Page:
American, with a carbine slung to his saddle and a six-shooter belted about his waist, guarding a large flock of sheep.
This "International" road, the Mexican offshoot of the "Sunset" system, pursues a southwesterly course toward the capital of Durango, where it will connect with the Central Railroad. If continued on from Durango, it will end eventually at the Pacific, at some point, depending upon a practicable pass through the Sierra Madres and a sheltered harbor with navi-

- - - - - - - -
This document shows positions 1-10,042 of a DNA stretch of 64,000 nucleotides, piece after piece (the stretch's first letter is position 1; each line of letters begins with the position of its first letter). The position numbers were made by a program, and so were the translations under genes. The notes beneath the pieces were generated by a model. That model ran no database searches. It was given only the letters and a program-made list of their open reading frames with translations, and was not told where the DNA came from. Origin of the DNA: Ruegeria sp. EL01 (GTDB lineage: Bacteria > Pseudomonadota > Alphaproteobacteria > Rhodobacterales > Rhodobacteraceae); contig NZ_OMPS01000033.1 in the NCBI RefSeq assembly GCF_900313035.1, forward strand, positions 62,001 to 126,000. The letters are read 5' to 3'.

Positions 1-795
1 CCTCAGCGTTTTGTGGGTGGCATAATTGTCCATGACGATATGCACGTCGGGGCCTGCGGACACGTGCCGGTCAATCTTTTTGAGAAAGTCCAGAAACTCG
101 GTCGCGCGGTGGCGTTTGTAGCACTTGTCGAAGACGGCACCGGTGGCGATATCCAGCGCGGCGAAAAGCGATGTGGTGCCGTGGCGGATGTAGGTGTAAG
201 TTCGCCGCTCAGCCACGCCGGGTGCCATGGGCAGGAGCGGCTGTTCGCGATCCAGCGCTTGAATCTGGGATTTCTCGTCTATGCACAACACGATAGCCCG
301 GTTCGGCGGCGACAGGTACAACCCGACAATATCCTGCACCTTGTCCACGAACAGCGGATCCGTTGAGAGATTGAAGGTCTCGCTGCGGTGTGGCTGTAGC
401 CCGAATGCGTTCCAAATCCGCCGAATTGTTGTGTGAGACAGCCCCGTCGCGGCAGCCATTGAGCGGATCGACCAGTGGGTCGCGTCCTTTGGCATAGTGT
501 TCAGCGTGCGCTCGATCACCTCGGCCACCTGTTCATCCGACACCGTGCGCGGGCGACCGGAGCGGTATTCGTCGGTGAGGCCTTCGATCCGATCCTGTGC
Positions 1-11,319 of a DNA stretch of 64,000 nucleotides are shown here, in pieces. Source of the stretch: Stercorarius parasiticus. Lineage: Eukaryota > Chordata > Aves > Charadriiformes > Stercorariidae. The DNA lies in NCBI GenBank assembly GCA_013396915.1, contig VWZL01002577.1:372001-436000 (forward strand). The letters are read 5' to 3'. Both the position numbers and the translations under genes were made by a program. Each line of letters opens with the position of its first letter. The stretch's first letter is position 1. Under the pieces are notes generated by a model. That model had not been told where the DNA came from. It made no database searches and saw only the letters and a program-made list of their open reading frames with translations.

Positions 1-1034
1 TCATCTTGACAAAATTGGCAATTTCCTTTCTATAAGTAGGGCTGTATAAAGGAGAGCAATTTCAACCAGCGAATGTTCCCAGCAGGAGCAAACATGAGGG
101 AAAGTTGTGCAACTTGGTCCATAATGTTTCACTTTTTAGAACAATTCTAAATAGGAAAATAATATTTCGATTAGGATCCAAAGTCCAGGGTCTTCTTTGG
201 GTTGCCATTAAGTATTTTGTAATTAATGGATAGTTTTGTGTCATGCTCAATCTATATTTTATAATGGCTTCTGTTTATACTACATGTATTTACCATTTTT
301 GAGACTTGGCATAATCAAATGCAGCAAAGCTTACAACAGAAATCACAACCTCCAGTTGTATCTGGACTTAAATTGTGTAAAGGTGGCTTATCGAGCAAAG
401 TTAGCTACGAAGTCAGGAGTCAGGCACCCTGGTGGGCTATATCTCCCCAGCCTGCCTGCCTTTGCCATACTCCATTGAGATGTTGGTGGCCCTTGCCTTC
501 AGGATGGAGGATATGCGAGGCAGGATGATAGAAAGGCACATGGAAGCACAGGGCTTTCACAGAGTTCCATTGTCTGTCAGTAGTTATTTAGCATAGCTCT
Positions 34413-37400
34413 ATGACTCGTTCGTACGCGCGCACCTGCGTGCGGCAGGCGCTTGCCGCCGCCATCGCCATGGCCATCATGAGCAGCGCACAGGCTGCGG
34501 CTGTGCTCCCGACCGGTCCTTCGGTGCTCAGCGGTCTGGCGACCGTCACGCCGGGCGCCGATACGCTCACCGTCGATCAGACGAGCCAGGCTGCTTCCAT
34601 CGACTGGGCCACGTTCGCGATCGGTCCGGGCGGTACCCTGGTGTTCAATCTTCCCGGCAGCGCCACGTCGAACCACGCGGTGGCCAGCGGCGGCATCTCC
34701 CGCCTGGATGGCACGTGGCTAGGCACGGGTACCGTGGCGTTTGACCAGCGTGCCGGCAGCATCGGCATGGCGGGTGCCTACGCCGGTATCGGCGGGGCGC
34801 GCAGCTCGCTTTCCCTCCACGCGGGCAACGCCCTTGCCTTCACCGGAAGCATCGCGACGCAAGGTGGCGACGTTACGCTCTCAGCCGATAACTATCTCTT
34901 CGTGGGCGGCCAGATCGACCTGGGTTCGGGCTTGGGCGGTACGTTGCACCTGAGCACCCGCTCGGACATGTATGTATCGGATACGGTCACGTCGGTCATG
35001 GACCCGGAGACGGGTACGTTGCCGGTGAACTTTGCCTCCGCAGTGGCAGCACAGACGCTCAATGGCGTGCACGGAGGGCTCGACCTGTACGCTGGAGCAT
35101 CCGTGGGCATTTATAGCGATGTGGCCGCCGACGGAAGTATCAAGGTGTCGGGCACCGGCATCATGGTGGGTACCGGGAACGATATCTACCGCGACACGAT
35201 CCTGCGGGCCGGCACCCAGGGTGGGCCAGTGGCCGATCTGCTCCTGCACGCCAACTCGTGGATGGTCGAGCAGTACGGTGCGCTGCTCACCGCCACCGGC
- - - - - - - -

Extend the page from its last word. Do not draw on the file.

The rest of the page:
gable channel. It will thus form a great and much-needed transcontinental line between the Eastern United States and the Pacific Ocean; and, as it is being built without subsidy, it can choose its own route, and so seek out the territory richest in mining and agriculture. It enters first the great State of Coahuila, which contains two cities, eleven towns, and numerous haciendas and ranchos. The cities of Parras and Monclova are flourishing, productive centres, while the Sabinas valley contains bodies of extremely fertile land, and the Laguna country the only lakes of any extent north of Chapala and the valley of Mexico. A spur southward from Monclova can connect with